The poet, Ezra Pound, opens his Canto XLV
With usura hath no man a house of good stone”
His wretched anti-Semitism and pro-Fascist sympathies aside, there can be little doubt that Pound was not wrong about the deleterious effects of usury, its ability to create wealth without commensurate production. Besides, as Norman Ball points out in this short but extraordinarily ambitious volume, the kind of production that would be required to de facto reduce derivatives debt alone would in turn accelerate global ecological devastation. Thus prudent prescriptions at this late stage would precipitate an apocalyptic tailspin far swifter than today’s slide toward a secular end-times.
The moral and religious condemnations of usury aside, Mr. Ball’s book is no theological screed. No matter how dark, ‘East-West Dialectics’ is a sober appraisal of the current state of the world economy and the institutions that run it by one who is thoroughly versed in its many facets. There’s no evocation of Christ among the money changers here. Facet by facet and with great concision, Ball convincingly argues that the world economy is coming apart at the seams and that the planet’s long history of usury, creating wealth from nothing, is the culprit.
In the first part of ‘East-West Dialectics’, Mr. Ball clearly lays out the connection between ‘usury’ and the collateral damage of population and planetary dissolution. In the latter part of the book’s first section and into the second and third sections , Mr. Ball deftly moves from the eschatological dimension of ‘usury’ to international jockeying between the US and Britain, Russia and China over which nation-state, or multipolar confluence, will wear the ultimate garland of ‘Destroyer of Worlds’. He writes convincingly that the US as unipolar power has already exported itself out of contention, and is in all likelihood, the last empire on the way to the fabled New World Order.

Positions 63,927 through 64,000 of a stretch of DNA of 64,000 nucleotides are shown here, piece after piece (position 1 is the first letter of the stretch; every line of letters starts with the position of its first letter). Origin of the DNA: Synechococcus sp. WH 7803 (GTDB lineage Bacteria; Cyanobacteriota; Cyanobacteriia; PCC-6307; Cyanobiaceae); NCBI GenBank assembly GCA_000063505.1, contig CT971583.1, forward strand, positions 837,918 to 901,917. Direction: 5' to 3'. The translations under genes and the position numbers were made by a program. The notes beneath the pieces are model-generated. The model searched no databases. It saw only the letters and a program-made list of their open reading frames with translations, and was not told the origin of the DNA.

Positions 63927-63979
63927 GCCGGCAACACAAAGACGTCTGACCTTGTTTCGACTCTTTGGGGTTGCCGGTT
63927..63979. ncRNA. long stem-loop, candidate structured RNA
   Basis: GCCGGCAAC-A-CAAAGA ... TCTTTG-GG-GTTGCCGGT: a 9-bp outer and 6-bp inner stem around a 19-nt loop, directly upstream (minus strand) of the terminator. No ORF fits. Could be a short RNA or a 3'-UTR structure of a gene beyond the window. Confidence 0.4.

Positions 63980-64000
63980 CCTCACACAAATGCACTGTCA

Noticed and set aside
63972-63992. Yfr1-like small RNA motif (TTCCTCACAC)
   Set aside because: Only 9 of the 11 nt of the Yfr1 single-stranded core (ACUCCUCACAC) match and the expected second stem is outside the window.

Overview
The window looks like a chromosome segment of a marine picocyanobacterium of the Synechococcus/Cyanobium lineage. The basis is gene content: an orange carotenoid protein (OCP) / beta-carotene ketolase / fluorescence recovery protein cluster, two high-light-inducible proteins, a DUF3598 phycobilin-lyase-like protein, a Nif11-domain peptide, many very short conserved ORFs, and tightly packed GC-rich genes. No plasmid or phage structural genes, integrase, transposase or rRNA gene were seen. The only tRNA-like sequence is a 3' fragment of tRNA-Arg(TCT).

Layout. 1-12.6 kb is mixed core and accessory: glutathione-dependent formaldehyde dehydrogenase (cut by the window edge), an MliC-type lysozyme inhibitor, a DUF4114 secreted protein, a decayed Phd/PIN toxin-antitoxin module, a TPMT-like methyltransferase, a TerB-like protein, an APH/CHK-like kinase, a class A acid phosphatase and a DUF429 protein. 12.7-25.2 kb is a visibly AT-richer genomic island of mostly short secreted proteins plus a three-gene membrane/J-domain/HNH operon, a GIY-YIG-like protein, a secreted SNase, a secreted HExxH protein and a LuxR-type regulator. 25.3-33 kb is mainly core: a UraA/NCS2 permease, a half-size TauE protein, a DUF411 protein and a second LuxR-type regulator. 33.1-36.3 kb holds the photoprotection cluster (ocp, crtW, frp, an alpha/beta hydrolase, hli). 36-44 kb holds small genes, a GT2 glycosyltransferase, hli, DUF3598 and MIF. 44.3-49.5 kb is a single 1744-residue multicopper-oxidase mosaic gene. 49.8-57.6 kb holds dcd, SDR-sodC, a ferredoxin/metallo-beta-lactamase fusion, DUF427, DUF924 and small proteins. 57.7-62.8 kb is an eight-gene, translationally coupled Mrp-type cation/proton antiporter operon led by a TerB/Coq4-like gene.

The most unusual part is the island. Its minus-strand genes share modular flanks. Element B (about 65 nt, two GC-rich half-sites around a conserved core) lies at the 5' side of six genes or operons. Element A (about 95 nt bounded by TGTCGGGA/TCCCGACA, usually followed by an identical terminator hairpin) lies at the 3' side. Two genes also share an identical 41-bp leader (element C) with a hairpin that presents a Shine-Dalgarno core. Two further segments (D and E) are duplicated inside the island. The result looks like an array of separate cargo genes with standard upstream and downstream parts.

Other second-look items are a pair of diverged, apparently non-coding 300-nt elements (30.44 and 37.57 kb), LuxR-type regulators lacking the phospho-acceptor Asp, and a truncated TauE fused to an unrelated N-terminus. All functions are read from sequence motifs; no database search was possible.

Mr. Ball’s writing even about a subject as dry as world economics is vibrant, often brilliant and occasionally dazzling. He brings wit and Swiftian irony to a very grim and difficult topic. All this plus a profound and convincing argument for why we are faced with a modern secular end-times in the age that promised to be a scientific/technological Utopia.
–Carlo Parcelli, Editor of FlashPoint Magazine and Author, The Canaanite Gospel, A Meditation on Empire: 88 Monologues